The St-Chinian appellation, which is probably the most well-known and high-quality appellation in the Languedoc aside from Corbières, is famous for its powerful red wines, most of which are GSM blends. Inclusive of vineyards in 19 villages, the appellation centers around the titular St-Chinian, a large town of around nine square miles.
With a total of about 7,500 acres under vine, the large appellation produces roughly 1.4 million cases of wine each year. Only the Coteaux du Languedoc and Corbières have higher production. In St-Chinian, production is almost entirely red. According to advocates of the wines, they combine tannin and verve in a way rarely rivaled in other Languedoc-Roussillon regions.
Wine markets tend to favor the established over the new. So it comes as no surprise that St-Chinian, one of the most popular appellations of the region, is also one of the most historical. Ancient documents show that this region had a booming wine industry as early as the Middle Ages. Even in Roman times, basic wines were being produced and sold in the jugs fashionable at that time.
St-Chinian winemaking developed rapidly. Toward the end of the Middle Ages, the Canal du Midi was opened up, allowing ambitious producers of the region to export their wines to faraway lands. St-Chinian remained popular into the postmodern era, receiving AOC status in 1982.
Climate and Viticulture
St-Chinian's climate and viticulture might well be what makes it unique, and able to stay ahead of competition from all over the vast Languedoc region. Situated on hills predominantly composed of sandstone, with some limestone deposits, the vineyards face cool breezes coming off the sea, but generally enjoy warm weather.
The thickness and depth of the soil makes the wines Rhône-like in heaviness and richness. Deep and tannic, they can age as well as Corbières and to lovers of bold wines are the Languedoc's top example of this style.
Carignan, Cinsaut, Grenache, Mourvèdre and Syrah are the typical grapes used in St-Chinian. Syrah is rather unpopular here compared to the other appellations, mainly used in small percentages. Grenache and Mourvèdre together make up 70% of the region's plantings. Varietal Carignan, which is catching on across the Languedoc, should probably be made legal here due to its exceptional power and soft texture. However, wine regulators have still not taken this step.
We list nine top producers of St-Chinian, all of which make reasonably affordable, commonly available wines that capture the spirit of the appellation.
- Borie La Vitarele: Generally high-quality juice, made from several different vineyards: Les Terres Blanches, Les Schistes, and Les Cres, in increasing order of expense. The wines are powerful with spicy red and black fruit, and are similar to Rhône wines but with that warm touch of the Languedoc.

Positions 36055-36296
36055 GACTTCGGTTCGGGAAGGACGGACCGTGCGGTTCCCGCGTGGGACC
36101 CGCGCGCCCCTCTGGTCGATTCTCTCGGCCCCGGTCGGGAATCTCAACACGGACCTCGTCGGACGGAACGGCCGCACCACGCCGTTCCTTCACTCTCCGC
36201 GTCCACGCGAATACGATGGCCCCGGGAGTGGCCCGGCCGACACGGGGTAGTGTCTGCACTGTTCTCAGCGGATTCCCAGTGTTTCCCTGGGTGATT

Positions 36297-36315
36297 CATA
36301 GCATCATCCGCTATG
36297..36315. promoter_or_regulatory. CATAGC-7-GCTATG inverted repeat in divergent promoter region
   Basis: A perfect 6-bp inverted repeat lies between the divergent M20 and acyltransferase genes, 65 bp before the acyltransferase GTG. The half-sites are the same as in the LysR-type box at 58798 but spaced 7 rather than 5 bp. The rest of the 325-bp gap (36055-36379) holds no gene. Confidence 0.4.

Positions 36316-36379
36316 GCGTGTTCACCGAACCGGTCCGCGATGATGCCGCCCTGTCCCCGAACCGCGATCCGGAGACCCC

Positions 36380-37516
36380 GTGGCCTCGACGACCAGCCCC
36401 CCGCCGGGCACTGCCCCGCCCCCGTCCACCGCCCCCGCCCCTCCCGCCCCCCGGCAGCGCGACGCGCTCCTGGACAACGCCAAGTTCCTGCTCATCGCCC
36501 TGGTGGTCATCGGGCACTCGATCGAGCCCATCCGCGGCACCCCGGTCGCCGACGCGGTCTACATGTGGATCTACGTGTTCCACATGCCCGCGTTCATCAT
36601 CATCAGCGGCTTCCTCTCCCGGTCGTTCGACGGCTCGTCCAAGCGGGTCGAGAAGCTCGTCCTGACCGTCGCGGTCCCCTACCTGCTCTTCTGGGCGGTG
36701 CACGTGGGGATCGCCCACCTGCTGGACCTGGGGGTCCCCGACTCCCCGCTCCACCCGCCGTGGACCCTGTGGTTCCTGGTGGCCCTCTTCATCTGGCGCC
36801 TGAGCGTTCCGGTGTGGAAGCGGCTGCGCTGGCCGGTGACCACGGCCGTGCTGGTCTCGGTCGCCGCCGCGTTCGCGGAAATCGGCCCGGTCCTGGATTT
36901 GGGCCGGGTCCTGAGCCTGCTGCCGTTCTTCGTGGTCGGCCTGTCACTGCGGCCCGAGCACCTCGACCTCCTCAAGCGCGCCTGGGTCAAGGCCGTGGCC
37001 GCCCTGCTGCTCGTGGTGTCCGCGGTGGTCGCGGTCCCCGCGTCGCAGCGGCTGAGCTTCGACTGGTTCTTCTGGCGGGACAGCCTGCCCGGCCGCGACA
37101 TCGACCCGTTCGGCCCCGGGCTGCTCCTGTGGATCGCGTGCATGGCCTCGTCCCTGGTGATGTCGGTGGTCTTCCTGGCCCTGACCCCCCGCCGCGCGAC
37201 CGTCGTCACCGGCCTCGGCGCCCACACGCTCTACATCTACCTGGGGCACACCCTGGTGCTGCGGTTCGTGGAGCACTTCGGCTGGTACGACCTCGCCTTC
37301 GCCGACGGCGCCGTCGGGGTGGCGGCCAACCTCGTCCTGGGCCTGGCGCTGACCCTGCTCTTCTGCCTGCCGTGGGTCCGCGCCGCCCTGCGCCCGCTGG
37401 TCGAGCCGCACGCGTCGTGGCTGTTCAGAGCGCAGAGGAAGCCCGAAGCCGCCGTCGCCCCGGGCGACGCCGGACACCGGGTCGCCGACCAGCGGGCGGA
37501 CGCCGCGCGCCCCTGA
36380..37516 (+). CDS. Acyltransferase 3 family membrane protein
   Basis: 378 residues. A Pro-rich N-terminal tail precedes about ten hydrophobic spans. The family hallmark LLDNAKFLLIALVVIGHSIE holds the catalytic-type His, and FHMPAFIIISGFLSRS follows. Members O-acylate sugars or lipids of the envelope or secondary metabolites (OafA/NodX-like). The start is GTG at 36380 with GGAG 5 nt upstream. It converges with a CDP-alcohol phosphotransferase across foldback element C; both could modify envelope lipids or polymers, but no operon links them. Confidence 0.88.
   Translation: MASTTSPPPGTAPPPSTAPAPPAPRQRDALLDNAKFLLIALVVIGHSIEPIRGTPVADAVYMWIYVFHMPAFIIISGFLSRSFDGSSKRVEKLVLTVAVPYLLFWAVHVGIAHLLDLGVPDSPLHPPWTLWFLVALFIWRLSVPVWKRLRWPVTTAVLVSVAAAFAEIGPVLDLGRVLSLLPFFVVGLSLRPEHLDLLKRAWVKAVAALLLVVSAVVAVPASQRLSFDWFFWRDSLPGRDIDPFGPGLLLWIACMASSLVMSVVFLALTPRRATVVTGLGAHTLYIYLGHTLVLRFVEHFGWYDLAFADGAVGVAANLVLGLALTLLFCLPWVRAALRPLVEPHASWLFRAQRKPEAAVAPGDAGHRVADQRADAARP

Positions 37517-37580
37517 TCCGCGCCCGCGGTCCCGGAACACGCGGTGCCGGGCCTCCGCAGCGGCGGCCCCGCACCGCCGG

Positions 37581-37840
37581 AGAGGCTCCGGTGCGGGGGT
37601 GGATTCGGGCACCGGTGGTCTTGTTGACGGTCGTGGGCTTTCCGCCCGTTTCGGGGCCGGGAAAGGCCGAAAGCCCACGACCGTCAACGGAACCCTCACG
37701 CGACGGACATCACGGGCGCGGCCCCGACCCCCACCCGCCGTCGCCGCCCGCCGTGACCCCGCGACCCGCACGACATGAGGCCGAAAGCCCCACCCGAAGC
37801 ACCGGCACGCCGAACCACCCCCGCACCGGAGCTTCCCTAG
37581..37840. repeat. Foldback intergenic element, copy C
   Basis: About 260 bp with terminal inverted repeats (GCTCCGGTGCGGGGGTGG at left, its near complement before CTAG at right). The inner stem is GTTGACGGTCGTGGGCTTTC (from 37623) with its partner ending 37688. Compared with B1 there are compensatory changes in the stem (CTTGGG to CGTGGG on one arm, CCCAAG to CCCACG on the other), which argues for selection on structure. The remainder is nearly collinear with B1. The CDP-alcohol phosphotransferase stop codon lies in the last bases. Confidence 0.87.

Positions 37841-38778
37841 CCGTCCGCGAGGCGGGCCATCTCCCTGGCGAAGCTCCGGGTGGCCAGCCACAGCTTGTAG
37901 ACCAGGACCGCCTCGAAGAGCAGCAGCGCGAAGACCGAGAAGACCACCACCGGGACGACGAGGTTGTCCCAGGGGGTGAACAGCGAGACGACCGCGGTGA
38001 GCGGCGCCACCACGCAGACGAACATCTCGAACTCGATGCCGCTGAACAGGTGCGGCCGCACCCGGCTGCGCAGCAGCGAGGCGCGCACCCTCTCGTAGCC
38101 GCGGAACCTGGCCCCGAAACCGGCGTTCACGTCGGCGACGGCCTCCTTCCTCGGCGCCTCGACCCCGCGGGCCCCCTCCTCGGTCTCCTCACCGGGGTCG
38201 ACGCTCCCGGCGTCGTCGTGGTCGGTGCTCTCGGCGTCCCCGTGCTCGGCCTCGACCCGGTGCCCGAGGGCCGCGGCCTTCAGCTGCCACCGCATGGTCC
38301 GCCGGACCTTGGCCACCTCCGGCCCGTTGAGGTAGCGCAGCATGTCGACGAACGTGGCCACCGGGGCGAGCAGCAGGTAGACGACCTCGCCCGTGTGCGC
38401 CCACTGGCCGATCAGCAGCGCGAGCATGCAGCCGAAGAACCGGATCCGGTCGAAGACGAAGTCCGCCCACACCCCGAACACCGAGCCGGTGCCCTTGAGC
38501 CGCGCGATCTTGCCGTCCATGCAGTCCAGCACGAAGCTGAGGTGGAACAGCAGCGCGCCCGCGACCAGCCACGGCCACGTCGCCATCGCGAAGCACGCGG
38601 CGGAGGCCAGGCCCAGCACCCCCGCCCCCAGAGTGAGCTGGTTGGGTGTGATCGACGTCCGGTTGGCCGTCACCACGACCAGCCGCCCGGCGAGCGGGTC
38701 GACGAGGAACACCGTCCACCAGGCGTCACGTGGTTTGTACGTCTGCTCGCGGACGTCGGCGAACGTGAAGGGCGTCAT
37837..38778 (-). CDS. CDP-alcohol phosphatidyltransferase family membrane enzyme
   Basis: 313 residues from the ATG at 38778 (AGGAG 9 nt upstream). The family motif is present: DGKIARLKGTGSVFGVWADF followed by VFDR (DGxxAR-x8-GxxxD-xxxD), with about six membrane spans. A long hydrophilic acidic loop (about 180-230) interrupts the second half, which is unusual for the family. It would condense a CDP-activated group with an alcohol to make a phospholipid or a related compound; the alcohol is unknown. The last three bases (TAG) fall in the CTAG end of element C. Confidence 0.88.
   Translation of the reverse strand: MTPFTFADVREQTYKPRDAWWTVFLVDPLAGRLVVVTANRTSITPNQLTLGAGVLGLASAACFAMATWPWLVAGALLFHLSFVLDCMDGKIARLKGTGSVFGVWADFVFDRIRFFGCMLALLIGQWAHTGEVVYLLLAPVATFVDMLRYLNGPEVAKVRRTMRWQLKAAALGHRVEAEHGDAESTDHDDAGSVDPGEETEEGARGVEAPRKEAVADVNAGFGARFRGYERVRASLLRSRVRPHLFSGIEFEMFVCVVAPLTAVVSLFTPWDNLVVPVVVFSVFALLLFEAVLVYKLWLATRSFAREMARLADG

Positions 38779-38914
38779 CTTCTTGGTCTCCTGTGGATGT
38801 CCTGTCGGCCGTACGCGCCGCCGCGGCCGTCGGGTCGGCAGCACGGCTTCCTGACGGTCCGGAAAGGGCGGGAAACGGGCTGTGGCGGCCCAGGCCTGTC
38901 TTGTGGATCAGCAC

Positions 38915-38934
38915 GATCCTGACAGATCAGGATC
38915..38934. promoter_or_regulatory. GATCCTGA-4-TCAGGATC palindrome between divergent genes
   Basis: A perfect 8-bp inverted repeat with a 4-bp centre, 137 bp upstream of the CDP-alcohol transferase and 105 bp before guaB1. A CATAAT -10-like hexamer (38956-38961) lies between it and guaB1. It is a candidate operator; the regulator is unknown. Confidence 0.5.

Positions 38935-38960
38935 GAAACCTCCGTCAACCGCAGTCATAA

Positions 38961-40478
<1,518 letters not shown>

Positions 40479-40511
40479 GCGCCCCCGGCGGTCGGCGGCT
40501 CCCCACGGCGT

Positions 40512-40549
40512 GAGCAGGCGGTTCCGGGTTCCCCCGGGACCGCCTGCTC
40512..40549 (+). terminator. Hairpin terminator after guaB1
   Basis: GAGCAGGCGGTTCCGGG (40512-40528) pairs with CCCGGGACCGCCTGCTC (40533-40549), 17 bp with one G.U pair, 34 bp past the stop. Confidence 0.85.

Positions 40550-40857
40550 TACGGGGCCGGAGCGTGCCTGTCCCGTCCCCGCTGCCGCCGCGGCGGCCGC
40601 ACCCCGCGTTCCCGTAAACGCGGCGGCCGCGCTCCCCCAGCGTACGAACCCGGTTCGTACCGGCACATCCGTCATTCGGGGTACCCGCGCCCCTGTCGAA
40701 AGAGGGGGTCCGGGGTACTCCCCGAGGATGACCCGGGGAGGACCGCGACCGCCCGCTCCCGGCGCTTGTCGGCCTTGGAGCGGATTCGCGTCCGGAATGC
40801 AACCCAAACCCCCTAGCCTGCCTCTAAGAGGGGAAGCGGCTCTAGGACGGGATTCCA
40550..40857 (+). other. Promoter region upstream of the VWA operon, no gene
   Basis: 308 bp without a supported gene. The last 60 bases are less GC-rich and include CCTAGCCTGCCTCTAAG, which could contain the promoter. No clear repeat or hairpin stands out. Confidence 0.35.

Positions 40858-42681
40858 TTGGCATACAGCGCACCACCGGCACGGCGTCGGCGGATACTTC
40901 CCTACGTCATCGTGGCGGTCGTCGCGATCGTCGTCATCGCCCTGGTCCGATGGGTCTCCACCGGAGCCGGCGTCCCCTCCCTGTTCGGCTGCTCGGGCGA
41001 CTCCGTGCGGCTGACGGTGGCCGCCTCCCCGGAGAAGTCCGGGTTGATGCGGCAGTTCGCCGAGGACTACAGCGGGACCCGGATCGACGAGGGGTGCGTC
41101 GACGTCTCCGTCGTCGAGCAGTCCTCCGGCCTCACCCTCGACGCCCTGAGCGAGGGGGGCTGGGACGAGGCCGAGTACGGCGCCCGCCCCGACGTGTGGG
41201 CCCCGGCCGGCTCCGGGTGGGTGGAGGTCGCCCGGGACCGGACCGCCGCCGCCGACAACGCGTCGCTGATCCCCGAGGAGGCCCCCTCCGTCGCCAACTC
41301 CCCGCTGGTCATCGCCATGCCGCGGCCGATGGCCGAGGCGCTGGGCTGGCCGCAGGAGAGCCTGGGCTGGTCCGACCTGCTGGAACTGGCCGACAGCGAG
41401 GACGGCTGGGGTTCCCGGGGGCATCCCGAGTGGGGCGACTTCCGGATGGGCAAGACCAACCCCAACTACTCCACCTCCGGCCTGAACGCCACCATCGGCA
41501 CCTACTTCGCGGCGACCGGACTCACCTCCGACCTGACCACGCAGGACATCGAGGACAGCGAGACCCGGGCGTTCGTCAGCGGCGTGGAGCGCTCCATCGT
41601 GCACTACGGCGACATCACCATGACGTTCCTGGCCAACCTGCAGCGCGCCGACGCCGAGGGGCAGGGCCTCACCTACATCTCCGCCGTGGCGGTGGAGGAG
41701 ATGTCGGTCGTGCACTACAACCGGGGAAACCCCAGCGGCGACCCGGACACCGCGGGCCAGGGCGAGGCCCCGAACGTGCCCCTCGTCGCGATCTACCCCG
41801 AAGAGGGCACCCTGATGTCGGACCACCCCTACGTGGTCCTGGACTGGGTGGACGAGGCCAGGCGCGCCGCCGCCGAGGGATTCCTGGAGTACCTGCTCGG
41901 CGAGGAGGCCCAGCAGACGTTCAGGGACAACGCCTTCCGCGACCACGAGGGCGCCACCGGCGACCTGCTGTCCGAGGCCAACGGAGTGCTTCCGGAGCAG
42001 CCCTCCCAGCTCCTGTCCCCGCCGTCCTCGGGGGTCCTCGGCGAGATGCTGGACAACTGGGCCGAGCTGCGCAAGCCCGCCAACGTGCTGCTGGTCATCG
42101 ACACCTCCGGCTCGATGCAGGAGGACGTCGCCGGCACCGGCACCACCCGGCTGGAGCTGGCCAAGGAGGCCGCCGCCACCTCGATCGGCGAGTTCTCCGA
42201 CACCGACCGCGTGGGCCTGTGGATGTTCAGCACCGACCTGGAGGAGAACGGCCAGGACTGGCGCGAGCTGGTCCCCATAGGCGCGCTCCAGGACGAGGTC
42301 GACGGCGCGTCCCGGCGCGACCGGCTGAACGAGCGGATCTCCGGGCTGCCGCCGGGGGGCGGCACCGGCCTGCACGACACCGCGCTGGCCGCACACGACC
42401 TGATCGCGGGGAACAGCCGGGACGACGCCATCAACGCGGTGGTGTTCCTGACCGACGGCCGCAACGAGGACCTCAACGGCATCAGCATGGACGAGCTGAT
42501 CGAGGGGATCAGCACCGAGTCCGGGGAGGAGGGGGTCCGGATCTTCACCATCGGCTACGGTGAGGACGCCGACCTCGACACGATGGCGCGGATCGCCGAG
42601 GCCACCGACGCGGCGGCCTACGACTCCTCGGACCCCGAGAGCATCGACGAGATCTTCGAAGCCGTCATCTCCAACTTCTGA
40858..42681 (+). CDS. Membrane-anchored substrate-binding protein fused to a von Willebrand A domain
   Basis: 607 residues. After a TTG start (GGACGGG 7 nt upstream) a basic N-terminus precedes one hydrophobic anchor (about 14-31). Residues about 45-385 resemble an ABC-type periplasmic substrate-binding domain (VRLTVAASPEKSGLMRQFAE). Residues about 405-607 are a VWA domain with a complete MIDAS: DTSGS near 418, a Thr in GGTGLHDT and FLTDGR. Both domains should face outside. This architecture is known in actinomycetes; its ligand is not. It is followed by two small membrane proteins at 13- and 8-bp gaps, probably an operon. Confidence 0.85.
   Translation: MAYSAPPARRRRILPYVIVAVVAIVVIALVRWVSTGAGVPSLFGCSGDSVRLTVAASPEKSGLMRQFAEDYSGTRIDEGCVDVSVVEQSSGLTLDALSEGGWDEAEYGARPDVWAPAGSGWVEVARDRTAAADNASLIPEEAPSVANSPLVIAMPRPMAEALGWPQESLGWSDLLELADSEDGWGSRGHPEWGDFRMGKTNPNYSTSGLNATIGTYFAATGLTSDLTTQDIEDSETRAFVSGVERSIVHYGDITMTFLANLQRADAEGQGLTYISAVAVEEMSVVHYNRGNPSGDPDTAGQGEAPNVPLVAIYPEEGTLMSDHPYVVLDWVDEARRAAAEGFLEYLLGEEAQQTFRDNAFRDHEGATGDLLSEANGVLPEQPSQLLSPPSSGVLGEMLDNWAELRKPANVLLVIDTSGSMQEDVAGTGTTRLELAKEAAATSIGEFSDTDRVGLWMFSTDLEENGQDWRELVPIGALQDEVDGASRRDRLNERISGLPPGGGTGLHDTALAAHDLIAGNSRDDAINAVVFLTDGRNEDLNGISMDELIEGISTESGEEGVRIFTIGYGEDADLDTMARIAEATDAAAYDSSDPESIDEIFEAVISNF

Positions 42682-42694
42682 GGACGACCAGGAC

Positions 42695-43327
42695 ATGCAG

- Canet-Valette: There are three different cuvées made by this producer, generally costing between $10 and $25. The basic St-Chinian is quite good itself, with complex but smooth red fruit and spice flavors. The Le Vin Maghani is more ripe, thick and concentrated, almost a liqueur of gamy, chocolaty fruit. The Une et Mille Nuits is darker and less sweet, with a long, powerful finish.
- Domaine des Jougla: A solid producer that makes one of the few St-Chinian rosés. The ripe but strong red wines are labeled either Cuvée Ancestrale or Cuvée Classique.
- Mas Champart: The basic St-Chinian is good here, but higher quality can be found in the Causse de Bousquet and Clos de la Simonette cuvées. The former offers 90+ ratings for $20, a rarity in the Languedoc, with the kind of deeply concentrated, intense black fruit flavors one would be more likely to find in Bordeaux. The second is more expensive but can be of even higher quality. A fine rosé is also made.
- Domaine Guy Moulinier: Two cuvées are common here: Les Sigillaires and Terrasses Grillées. The former has smoky, ripe but dark red fruit notes. The latter is more complex, with cooked, dense aromas of game and earth.
- Domaine Navarre: Look for the Cuvée Olivier here, which has dark, surprisingly rich gamy aromas. This wine's unusual flavors are due to its high percentage usage of Carignan. This is the top wine of the bunch, but the Le Laouzil cuvée also has a good reputation.
- Domaine Rimbert: The basic St-Chinian here is quite good, but two cuvées surpass it in quality. The Les Mas au Schiste obviously alludes in name to the high amount of schist found in the soil, and is dark and powerful like most wines made from this kind of dirt. Les Travers de Marceauis is another high-quality cuvée here.
- Cave de Roquebrun: Often costing under $15, these affordable St-Chinians offer the reliably high quality of much pricier wines.
- Domaine du Tabatau: All of the wines here are good, particularly the rosé, but this house is mostly known for its high-quality Lo Tabataire cuvée. If you can find it, this wine offers excellent depth of fruit and Rhône-like power.
Unlike the Corbières appellation, which is subdivided into 11 distinct terroirs, St-Chinian has no major subregions.